But the sacrifice was not in vain. Sita Devi had wished to spend time in the holy company of rishis for the sake of her unborn children. As Lord Rama could not leave his kingly duties, he also used the excuse of the washerman’s comment to fulfil her wish. Sage Valmiki was akin to Sita Devi’s brother (as he too was born from the earth [anthill] just as she was). Hence going to Sage Valmiki’s ashram was, for Sita Devi, like going to her parents’ home.
Another little-understood reason why the Divine Couple separated themselves on purpose, is actually the secret of prema. Love is complete only when there is a little separation! This is why Krishna also left Brindavan and the Gopis.
What Lord Rama and Sita Devi did was an immense sacrifice by both of them. They tore their hearts out knowingly – for prema, for dharma! This is their Greatness! When understood in the right way, this can only deepen our love for both of them.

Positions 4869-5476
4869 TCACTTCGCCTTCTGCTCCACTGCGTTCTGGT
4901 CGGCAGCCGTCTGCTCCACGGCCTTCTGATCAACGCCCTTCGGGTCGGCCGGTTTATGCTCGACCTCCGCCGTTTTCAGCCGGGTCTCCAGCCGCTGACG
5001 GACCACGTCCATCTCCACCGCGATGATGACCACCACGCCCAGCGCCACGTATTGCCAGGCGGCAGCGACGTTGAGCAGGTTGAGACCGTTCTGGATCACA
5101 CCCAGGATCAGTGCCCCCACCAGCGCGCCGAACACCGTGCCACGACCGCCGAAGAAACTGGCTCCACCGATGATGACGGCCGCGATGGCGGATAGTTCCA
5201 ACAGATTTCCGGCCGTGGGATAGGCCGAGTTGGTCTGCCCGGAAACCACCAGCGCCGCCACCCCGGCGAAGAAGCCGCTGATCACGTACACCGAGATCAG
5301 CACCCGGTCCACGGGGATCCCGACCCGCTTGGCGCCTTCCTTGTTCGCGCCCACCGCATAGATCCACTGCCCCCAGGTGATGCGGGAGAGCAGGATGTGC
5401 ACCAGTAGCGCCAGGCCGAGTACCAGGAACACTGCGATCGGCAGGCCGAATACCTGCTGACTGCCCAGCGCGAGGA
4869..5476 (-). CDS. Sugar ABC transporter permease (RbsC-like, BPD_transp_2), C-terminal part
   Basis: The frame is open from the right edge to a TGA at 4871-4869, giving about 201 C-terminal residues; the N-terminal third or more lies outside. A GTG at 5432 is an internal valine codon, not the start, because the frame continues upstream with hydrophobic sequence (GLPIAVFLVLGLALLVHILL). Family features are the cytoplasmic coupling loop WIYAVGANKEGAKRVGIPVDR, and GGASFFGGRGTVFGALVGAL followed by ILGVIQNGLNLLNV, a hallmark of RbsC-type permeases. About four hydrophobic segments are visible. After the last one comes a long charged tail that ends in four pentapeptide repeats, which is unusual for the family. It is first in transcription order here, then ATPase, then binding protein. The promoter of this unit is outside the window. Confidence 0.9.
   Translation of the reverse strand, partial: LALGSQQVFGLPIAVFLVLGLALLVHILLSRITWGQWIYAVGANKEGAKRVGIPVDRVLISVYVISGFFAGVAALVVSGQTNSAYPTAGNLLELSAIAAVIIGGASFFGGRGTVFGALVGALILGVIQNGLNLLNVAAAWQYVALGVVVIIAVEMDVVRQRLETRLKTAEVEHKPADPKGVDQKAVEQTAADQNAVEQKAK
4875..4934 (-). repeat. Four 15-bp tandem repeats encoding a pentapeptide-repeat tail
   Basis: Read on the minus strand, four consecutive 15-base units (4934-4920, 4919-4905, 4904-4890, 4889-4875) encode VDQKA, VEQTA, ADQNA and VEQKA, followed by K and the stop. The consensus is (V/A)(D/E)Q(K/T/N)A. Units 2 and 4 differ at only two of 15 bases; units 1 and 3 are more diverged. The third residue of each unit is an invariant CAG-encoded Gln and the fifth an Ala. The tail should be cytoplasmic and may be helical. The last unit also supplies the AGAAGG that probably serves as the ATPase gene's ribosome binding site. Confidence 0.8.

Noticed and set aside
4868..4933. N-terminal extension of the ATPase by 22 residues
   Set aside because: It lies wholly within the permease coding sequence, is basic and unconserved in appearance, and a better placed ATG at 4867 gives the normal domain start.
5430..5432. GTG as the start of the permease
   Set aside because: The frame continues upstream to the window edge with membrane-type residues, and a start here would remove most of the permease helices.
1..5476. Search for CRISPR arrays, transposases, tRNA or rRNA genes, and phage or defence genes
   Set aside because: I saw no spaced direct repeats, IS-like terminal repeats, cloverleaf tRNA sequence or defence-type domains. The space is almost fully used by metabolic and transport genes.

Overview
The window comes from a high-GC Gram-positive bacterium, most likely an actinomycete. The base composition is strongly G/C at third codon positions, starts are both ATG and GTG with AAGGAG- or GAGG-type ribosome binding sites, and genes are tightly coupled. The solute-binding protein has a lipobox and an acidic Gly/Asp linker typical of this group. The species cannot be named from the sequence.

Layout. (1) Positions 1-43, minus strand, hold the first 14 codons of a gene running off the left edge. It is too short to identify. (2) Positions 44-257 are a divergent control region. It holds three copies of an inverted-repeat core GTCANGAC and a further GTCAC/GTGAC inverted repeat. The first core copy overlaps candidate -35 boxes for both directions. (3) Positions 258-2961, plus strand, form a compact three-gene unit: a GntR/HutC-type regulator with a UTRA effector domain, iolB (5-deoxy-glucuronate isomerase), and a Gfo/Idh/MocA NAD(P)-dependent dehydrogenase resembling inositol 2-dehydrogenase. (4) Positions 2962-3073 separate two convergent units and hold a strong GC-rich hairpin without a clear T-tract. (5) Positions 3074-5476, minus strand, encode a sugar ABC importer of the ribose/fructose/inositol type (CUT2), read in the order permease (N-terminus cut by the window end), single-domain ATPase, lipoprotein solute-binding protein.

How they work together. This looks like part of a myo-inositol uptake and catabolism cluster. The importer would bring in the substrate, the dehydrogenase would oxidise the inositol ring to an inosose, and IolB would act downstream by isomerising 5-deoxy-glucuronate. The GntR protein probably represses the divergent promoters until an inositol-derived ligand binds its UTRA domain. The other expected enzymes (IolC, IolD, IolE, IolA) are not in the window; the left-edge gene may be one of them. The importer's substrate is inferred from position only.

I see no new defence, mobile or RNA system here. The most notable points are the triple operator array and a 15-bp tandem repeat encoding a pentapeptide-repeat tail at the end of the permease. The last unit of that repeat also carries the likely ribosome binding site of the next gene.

Such a sublime view of the Lord’s heart can be explained only by Mahans. Our Itihasas and Puranas are indeed great, divine works that carry the secrets of life and love. Their purpose is neither knowledge nor entertainment, but to develop the highest devotion. Viewed in the right perspective, which is only that of sadhus and Mahans, our children can safely enjoy and appreciate the Lord’s divine leelas and nurture love for Him in their hearts.
Nisha Giri, Houston TX
Based on the talks of Sri Ramanujamji, disciple of HH Sri Sri Muralidhara Swamiji